Modifying Moved Objects or Textures
Note that it’s best not to deselect the newly placed object unless you are 100% happy with how it blends into the background.. As you’ll see shortly, by maintaining the active selection, you’ll avoid extra steps in correctly any problems with the newly blended pixels. Examples include removing unwanted duplication of pixels and removing artifacts or blurred pixels; both can occur if you start with the wrong Adaptation mode (discussed next)..
Minor problems are often solved with a change to the Adaptation option (Figure 6). The Adaptation menu (located to the right of the Mode menu) is a way for you to tell Photoshop how precisely it should preserve the background texture, as it’s being blended with your selected object . The options are Very Loose, Loose, Medium, Strict, and Very Strict. The more strict the Adaptation setting, the less Photoshop will “randomize” the newly created background texture, but the more problems you may encounter trying to seamlessly blend the selected object into its new surroundings.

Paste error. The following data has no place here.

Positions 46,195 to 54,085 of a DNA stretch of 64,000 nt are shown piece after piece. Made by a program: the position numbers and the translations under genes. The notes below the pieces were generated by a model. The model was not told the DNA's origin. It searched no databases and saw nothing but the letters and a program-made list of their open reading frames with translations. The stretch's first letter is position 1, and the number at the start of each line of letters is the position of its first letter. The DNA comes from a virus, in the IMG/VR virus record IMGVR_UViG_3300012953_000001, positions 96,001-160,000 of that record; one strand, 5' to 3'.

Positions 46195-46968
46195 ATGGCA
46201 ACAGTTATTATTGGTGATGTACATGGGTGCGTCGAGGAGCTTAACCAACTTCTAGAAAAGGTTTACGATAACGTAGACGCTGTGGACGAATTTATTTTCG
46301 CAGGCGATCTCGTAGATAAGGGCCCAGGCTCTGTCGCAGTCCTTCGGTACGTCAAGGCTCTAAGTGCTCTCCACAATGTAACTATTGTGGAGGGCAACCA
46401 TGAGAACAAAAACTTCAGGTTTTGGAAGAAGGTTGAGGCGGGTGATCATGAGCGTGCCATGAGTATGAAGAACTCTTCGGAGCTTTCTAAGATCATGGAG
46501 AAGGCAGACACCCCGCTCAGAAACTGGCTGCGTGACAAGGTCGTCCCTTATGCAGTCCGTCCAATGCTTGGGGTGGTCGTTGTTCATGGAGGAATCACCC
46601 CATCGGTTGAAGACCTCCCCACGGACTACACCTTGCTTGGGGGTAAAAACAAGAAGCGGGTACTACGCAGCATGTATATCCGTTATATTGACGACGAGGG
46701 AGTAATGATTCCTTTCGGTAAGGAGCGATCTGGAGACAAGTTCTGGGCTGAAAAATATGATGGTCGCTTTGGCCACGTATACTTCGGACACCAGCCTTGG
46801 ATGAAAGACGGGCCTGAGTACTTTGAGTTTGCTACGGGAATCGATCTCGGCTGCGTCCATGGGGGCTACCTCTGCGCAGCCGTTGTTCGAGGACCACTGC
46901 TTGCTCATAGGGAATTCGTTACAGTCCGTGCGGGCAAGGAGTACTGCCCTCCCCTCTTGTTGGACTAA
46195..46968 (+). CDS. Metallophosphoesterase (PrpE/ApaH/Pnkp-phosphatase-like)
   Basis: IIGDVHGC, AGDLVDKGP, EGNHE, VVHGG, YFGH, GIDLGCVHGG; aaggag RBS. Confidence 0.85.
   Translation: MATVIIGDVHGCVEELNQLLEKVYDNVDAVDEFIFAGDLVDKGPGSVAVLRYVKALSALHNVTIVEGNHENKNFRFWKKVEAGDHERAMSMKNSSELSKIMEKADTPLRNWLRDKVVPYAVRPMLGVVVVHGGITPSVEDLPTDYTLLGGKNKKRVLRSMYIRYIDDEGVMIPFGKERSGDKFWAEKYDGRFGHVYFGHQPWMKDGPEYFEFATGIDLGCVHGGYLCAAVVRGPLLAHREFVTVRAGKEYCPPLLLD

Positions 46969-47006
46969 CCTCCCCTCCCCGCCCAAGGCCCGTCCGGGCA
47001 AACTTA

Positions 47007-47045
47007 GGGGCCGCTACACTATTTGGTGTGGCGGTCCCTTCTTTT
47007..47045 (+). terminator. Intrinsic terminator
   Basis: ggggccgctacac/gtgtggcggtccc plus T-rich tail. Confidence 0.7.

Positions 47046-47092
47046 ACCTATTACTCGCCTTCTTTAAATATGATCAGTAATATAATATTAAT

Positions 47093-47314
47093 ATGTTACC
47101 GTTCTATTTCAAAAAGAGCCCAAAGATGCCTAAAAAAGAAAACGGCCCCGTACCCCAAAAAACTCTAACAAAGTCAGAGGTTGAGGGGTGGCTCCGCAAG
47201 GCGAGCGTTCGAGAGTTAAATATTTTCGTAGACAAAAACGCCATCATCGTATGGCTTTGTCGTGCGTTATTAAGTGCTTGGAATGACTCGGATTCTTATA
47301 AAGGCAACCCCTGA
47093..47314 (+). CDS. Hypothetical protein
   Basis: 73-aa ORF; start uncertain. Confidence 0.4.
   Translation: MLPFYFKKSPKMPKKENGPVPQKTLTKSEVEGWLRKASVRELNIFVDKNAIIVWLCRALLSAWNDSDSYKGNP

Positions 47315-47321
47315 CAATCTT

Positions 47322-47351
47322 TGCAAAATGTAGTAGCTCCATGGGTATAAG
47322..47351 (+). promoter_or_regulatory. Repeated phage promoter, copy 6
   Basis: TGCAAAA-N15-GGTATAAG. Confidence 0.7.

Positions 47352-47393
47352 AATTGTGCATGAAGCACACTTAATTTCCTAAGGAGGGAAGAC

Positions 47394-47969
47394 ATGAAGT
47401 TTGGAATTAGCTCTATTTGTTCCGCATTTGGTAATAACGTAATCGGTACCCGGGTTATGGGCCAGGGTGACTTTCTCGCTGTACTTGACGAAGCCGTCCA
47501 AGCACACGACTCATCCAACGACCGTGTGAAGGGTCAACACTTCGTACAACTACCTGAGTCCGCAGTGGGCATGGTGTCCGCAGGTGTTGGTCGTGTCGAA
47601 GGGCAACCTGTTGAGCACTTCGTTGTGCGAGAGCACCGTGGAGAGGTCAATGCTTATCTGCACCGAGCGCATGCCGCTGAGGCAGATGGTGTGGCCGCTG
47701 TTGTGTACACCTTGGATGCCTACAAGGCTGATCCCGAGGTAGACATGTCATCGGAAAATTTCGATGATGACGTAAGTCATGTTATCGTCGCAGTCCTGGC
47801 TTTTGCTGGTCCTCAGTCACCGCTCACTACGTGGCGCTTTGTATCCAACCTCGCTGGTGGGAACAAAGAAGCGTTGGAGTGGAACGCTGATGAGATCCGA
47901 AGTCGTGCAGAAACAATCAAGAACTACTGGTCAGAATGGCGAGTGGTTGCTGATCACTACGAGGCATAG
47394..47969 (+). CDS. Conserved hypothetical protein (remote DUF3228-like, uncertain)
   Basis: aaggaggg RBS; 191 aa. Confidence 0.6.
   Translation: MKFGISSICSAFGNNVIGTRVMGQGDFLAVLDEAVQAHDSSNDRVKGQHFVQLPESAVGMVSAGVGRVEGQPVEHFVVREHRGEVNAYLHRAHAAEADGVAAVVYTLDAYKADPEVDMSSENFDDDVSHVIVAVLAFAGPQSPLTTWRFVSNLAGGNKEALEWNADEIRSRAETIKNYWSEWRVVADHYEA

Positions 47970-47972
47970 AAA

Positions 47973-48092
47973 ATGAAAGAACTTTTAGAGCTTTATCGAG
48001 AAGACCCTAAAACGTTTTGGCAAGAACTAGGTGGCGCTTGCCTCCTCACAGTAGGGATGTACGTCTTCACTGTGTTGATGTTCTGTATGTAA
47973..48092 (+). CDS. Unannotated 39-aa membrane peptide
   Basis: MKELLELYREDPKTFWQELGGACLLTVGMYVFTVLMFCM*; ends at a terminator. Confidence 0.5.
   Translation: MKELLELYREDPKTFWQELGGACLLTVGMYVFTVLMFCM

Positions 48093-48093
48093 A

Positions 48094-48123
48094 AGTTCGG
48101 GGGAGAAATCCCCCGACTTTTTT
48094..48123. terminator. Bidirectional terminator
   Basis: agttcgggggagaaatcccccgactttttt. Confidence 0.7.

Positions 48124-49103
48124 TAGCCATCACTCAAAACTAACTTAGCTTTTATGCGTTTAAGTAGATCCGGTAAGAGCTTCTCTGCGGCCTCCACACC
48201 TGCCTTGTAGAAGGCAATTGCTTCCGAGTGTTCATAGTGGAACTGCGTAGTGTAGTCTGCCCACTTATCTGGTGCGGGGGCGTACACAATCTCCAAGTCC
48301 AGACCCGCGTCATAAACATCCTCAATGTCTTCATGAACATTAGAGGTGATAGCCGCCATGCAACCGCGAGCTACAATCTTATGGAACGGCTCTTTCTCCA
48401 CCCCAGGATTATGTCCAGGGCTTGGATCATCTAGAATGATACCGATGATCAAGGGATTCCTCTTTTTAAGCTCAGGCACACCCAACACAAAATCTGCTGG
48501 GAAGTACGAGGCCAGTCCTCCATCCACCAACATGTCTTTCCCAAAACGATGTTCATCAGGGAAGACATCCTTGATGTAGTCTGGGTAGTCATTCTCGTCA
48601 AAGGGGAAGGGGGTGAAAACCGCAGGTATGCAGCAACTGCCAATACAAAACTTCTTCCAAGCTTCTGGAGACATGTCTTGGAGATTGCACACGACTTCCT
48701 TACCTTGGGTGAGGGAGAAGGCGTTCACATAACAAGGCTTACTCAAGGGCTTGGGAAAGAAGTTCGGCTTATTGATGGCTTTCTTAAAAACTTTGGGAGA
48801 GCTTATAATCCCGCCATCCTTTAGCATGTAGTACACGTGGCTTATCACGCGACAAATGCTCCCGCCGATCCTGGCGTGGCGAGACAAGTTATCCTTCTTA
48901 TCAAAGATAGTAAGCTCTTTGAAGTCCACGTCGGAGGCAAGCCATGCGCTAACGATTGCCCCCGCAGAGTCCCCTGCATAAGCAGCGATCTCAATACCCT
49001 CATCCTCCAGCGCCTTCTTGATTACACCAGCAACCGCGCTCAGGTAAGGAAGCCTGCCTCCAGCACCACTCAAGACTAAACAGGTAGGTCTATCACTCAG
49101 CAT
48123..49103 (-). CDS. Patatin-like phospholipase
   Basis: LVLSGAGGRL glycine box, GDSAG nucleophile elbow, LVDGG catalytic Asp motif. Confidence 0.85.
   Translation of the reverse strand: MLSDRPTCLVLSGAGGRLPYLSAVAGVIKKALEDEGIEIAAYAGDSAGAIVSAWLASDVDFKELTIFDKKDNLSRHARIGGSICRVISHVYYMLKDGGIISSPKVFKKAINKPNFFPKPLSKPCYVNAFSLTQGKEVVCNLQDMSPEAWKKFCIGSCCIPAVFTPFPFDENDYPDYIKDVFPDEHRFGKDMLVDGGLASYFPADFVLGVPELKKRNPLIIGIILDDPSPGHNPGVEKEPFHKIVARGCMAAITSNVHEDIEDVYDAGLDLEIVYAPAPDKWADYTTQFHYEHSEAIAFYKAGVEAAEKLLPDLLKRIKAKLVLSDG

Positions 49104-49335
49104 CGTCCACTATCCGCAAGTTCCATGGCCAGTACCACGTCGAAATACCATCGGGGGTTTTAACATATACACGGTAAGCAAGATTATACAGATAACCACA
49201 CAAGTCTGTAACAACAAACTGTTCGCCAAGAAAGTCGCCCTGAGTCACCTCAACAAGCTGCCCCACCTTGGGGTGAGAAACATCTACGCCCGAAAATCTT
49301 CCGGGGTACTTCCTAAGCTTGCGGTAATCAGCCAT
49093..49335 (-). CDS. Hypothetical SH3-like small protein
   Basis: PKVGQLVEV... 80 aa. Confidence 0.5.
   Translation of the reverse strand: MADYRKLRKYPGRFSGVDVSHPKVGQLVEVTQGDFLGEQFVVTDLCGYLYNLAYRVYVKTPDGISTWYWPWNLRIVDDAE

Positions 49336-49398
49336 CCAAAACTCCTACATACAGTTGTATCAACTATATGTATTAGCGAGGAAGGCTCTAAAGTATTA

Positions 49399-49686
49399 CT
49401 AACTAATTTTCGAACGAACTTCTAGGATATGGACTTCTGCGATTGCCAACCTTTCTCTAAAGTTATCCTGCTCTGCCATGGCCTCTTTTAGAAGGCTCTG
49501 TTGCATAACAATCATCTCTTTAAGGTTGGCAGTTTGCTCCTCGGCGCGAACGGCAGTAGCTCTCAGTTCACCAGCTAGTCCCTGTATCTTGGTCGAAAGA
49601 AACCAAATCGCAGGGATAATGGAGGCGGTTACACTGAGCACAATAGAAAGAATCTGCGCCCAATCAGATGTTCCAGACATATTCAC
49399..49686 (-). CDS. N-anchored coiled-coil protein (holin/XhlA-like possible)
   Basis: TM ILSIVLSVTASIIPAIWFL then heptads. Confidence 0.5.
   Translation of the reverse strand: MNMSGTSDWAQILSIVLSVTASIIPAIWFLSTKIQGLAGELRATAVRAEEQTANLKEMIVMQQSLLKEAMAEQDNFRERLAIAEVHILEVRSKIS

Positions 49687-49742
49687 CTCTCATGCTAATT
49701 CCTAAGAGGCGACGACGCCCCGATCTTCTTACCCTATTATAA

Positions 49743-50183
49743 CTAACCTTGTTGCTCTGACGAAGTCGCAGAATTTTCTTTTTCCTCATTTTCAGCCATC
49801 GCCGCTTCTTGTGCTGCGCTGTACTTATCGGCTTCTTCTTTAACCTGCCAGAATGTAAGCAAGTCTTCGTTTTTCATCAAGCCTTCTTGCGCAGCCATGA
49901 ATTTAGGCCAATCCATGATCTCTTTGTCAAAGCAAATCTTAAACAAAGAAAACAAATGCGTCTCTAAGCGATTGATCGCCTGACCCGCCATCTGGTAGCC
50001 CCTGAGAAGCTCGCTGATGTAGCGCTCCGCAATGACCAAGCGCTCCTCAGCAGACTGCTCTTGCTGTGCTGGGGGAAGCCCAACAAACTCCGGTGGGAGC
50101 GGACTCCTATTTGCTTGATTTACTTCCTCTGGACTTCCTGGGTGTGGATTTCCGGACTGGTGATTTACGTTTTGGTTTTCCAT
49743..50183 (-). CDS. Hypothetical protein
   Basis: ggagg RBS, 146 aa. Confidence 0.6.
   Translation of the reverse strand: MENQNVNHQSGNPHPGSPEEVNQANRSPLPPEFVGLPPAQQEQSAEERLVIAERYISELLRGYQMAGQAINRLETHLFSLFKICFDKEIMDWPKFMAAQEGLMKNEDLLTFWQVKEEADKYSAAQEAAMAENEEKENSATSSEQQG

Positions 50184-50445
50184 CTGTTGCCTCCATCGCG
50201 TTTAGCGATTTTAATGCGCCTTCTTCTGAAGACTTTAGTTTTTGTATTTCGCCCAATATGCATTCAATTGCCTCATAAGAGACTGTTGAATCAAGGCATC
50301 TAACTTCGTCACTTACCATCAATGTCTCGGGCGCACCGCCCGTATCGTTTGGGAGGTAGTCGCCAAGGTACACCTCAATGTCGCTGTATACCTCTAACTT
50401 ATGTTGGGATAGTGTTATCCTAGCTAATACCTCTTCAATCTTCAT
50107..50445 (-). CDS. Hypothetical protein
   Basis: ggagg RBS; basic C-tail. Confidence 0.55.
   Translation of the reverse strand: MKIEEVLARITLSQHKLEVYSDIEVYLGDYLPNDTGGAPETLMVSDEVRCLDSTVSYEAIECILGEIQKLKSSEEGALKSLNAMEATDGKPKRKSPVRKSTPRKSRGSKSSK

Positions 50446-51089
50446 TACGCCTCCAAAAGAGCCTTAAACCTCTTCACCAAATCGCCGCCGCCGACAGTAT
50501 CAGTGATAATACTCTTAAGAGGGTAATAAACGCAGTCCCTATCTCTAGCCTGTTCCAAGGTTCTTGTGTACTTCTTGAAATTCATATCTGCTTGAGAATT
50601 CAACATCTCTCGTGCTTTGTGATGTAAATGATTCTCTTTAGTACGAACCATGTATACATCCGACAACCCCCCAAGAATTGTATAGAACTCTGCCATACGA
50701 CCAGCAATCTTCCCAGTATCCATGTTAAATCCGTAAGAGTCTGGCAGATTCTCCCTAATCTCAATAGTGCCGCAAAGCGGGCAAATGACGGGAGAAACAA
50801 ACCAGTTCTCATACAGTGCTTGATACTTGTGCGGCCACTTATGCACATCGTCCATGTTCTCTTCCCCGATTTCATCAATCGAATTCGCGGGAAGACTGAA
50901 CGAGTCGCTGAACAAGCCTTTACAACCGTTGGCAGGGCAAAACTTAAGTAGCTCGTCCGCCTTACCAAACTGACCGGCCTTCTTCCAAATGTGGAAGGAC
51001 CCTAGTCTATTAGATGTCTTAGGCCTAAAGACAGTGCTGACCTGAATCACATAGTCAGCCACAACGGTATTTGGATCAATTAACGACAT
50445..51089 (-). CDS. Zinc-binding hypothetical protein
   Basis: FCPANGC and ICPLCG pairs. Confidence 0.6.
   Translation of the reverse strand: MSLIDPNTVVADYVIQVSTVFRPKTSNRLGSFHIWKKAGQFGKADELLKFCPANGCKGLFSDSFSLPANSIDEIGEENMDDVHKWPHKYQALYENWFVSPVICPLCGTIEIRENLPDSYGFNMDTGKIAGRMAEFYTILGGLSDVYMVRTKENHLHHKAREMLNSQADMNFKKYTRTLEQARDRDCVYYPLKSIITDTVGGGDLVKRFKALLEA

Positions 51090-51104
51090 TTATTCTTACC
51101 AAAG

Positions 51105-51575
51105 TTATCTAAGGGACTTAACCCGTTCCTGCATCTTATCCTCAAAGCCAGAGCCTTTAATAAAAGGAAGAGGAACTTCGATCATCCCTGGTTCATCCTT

Figure 6: The Content-Aware Move Tool options.
By maintaining the active selection after the move, you can choose a new Adaptation setting, and Photoshop will re-analyze and re-process things on the fly. To make a change, just choose a new option from the Adaptation pop-up menu and wait a few seconds for the new result!